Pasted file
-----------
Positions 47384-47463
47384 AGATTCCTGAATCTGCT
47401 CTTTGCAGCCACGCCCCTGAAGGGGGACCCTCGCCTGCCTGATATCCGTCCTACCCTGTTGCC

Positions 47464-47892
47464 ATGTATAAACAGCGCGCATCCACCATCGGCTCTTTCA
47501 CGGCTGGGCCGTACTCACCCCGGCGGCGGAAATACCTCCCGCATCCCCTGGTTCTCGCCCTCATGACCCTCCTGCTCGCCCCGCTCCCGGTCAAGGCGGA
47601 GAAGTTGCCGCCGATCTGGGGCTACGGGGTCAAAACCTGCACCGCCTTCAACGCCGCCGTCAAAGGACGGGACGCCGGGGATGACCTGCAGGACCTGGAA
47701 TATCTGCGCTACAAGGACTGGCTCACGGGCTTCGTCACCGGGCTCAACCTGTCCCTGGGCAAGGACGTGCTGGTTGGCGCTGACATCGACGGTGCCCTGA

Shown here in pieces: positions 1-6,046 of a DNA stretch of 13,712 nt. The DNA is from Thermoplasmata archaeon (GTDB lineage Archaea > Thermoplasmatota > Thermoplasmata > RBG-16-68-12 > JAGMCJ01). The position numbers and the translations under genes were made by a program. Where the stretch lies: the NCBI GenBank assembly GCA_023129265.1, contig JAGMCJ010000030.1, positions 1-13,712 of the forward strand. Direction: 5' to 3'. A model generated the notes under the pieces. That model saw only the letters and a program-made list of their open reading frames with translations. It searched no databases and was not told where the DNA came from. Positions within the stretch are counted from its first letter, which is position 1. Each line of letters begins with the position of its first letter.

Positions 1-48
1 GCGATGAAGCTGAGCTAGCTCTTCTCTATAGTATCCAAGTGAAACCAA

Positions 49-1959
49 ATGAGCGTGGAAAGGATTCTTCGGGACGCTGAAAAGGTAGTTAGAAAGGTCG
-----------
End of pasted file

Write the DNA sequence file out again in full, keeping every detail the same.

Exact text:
Positions 47384-47463
47384 AGATTCCTGAATCTGCT
47401 CTTTGCAGCCACGCCCCTGAAGGGGGACCCTCGCCTGCCTGATATCCGTCCTACCCTGTTGCC

Positions 47464-47892
47464 ATGTATAAACAGCGCGCATCCACCATCGGCTCTTTCA
47501 CGGCTGGGCCGTACTCACCCCGGCGGCGGAAATACCTCCCGCATCCCCTGGTTCTCGCCCTCATGACCCTCCTGCTCGCCCCGCTCCCGGTCAAGGCGGA
47601 GAAGTTGCCGCCGATCTGGGGCTACGGGGTCAAAACCTGCACCGCCTTCAACGCCGCCGTCAAAGGACGGGACGCCGGGGATGACCTGCAGGACCTGGAA
47701 TATCTGCGCTACAAGGACTGGCTCACGGGCTTCGTCACCGGGCTCAACCTGTCCCTGGGCAAGGACGTGCTGGTTGGCGCTGACATCGACGGTGCCCTGA

Shown here in pieces: positions 1-6,046 of a DNA stretch of 13,712 nt. The DNA is from Thermoplasmata archaeon (GTDB lineage Archaea > Thermoplasmatota > Thermoplasmata > RBG-16-68-12 > JAGMCJ01). The position numbers and the translations under genes were made by a program. Where the stretch lies: the NCBI GenBank assembly GCA_023129265.1, contig JAGMCJ010000030.1, positions 1-13,712 of the forward strand. Direction: 5' to 3'. A model generated the notes under the pieces. That model saw only the letters and a program-made list of their open reading frames with translations. It searched no databases and was not told where the DNA came from. Positions within the stretch are counted from its first letter, which is position 1. Each line of letters begins with the position of its first letter.

Positions 1-48
1 GCGATGAAGCTGAGCTAGCTCTTCTCTATAGTATCCAAGTGAAACCAA

Positions 49-1959
49 ATGAGCGTGGAAAGGATTCTTCGGGACGCTGAAAAGGTAGTTAGAAAGGTCG